The 8 Marketing Tools I Use to Run My African Digital Media Project, The Flint

Why I chose them, how I have them set up, and how they’re helping me automate subscriber acquisition and engagement.

Emmanuel Quartey
Apr 11, 2017 · 12 min read

The Flint ( is a magazine about internet culture in Ghana and Nigeria.

It’s also an opportunity for me to become familiar with productivity-enhancing marketing automation tools I’ve been curious about for a while.

This is a living document of the various tools I’m using to make The Flint. Last updated: April 30, 2017

🤔 A quick note about the cost of tools

I’m using a combination of free and paid tools to run The Flint, and those paid tools currently cost me a total of $93/month, which is steep, considering the fact that I’m not making any money from The Flint.

I pay it gladly.

  1. I have a professional incentive to learn these tools. People frequently ask me for advice about how to get stuff done with the internet, and I realized recently that my knowledge of best-in-class tools had grown stale. The Flint provides a great opportunity to learn by doing. I think of $93/month for The Flint as an investment in my learning and growth.
  2. At some point, The Flint will become a custom website and I’ll be able to consolidate some of these tools. The early upfront cost is a small price to pay to be able to ship quickly.

All that said, if you spot an opportunity to reduce my costs, please let me know! I needed to move quickly so I optimized for speed over cost, so I’m almost certainly spending more than I need to. Please recommend your favourite alternatives at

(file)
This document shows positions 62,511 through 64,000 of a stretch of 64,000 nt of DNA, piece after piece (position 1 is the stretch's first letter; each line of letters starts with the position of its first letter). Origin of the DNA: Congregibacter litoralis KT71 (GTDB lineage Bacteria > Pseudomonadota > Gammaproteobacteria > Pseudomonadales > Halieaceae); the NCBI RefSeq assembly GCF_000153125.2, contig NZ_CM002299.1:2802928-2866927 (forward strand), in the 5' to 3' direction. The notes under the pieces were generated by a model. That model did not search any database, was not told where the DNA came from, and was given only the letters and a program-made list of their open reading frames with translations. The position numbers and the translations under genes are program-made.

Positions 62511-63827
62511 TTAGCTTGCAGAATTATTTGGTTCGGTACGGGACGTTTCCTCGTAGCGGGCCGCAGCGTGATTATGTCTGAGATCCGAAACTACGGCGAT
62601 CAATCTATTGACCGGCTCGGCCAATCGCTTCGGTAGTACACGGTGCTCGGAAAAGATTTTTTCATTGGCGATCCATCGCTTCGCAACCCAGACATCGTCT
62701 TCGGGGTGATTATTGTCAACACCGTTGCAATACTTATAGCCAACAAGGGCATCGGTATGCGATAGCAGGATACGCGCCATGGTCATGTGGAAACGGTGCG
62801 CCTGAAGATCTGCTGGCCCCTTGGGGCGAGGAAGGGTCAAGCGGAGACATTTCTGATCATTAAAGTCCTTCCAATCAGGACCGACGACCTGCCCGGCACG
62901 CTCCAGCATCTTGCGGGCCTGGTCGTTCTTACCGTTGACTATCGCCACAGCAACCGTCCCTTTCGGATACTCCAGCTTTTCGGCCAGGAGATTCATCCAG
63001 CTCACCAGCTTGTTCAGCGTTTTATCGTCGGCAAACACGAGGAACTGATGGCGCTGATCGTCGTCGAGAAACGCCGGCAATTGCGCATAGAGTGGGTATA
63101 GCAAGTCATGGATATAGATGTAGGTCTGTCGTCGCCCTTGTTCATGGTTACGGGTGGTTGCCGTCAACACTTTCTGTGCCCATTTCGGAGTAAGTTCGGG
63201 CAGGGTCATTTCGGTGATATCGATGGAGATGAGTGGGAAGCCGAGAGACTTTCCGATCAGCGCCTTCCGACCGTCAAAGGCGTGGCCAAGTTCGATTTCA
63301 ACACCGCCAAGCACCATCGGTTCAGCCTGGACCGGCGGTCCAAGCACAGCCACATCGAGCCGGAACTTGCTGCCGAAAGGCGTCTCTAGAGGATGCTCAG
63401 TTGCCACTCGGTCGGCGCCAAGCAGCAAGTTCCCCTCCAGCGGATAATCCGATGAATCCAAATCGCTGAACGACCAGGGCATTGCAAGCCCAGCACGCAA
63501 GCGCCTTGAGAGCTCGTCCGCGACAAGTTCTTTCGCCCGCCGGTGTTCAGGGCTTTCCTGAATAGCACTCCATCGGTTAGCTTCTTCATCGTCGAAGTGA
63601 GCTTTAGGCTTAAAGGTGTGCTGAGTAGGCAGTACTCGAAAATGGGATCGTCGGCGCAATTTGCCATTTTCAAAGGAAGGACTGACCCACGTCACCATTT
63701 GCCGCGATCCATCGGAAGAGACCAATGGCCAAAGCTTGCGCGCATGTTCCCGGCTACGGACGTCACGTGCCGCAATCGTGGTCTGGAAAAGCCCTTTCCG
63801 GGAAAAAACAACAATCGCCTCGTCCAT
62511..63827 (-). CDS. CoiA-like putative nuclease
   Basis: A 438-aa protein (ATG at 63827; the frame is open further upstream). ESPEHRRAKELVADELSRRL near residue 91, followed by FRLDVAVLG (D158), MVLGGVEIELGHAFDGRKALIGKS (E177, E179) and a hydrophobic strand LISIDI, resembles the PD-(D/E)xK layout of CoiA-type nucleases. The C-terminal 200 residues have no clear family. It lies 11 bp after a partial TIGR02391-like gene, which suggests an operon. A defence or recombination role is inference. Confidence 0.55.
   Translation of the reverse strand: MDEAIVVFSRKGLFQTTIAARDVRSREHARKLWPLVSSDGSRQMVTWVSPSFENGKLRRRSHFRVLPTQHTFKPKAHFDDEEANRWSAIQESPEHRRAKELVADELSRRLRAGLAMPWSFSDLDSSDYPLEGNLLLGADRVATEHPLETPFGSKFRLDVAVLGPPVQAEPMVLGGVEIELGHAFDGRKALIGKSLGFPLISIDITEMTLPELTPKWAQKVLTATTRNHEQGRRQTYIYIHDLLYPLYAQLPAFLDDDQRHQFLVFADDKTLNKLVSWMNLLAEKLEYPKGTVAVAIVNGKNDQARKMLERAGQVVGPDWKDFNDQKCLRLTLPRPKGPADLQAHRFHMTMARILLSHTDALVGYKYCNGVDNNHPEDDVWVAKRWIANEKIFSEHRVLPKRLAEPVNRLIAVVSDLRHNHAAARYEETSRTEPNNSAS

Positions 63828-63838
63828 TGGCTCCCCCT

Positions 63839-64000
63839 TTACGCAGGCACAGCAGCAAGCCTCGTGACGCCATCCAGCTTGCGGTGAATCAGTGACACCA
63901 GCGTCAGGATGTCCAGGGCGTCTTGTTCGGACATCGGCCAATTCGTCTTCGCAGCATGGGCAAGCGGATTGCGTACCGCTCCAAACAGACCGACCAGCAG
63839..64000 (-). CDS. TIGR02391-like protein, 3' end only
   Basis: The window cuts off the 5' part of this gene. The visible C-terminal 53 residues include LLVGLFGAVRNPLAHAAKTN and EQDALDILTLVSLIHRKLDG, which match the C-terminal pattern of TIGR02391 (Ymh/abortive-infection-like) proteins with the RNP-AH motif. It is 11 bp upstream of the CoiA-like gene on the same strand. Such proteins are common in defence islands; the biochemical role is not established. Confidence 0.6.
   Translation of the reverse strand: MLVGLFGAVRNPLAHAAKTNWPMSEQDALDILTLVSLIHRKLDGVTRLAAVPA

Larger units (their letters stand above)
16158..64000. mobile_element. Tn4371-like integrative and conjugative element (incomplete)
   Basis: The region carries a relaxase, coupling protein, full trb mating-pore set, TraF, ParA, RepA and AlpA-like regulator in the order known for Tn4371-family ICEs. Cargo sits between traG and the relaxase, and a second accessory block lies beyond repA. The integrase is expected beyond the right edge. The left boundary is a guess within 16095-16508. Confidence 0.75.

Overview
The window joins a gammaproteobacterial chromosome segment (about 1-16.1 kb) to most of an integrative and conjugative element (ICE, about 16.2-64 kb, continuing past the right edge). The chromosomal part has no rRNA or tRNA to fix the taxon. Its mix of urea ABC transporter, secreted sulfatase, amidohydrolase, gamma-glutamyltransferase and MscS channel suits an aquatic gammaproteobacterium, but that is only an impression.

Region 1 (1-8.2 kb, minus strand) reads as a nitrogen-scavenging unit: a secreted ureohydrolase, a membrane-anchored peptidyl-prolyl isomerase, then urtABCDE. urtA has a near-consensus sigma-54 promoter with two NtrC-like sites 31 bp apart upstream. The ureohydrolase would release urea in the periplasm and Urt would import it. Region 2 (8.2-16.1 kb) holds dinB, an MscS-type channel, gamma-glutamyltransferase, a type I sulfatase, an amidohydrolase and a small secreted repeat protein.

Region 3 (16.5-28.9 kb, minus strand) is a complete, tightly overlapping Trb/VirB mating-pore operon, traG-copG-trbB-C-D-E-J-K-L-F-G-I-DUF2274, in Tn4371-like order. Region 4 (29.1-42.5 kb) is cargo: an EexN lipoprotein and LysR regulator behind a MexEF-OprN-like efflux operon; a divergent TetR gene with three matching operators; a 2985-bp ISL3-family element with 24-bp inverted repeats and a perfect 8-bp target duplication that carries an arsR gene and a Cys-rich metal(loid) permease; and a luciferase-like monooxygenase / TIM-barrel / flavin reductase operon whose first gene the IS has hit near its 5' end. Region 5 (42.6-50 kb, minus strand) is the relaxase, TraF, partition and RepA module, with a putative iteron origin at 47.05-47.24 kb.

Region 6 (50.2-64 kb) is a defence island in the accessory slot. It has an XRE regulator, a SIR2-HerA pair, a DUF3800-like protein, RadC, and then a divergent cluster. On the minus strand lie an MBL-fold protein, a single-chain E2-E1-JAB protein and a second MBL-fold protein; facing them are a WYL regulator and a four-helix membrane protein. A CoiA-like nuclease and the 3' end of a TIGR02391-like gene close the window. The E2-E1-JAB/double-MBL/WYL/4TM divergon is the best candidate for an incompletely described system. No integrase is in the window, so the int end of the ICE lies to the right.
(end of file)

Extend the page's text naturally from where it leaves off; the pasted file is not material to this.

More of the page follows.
🔗 The Domain — Namecheap ($32.80/year)

I buy all my domains from Namecheap, including the one for The Flint—

Why I buy domains from Namecheap

  • Super intuitive user interface
  • On the rare occasion where I’ve needed to contact Contact Support, the support staff has been incredibly helpful. I’m able to get a reply via livechat within minutes, 24 hours a day, 7 days a week. Namecheap is easily one of the top 3 customer support experiences I’ve had online.
  • Namecheap is popular enough that when I need to do any funky URL-related stuff with other tools, there’re usually Namecheap-specific instructions, so it’s all very easy.
  • They have monthly discount codes and big discounts at the end of the year
Why did I specifically get a .io domain instead of .com or .net? I covered this (and much more) in the Live Q&A followup to this story. Enter your details below to watch the free video.

The verdict

I’m super happy with Namecheap, and I see myself using them for many years.

Purchase a URL for your next project from Namecheap.

🏠 The Website — Medium ($75, one time)

The Flint website is built on top of Medium, an online publishing platform.

It’s free to write on Medium, but if you want a custom domain (as in, if you want to make it so that when you enter a URL, it goes straight to a Medium publication), you need to pay a one-time fee of $75, “which covers setup, SSL certificate and on-going support.” More info about custom domains on Medium.

Why the Flint website is built on top of Medium

Why did I choose to build The Flint on top of Medium, versus using a another publishing platform like Wordpress or website builder like Squarespace?

  • Medium stories get lots of reach: I’ve been writing on Medium for four years, and many of my most viral stories got the reach they did because Medium works hard to surface stories to the people who’re most likely to enjoy it. As a brand new digital publication with a niche audience, leveraging Medium’s distribution network helps me reach more people more quickly.
  • Simple, intuitive writing interface: Medium has the most intuitive writing interface and content management system (CMS) I’ve used online. It’s fast, has lots of features, and is improving all the time. I haven’t enjoyed writing inside Wordpress or Squarespace when I’ve tried them.
  • I wanted to ship quickly: I overthink things, and as a designer, it’s super easy for me to get lost in a design project. I needed to quickly validate if The Flint was something people would even care about before investing months in a custom website design.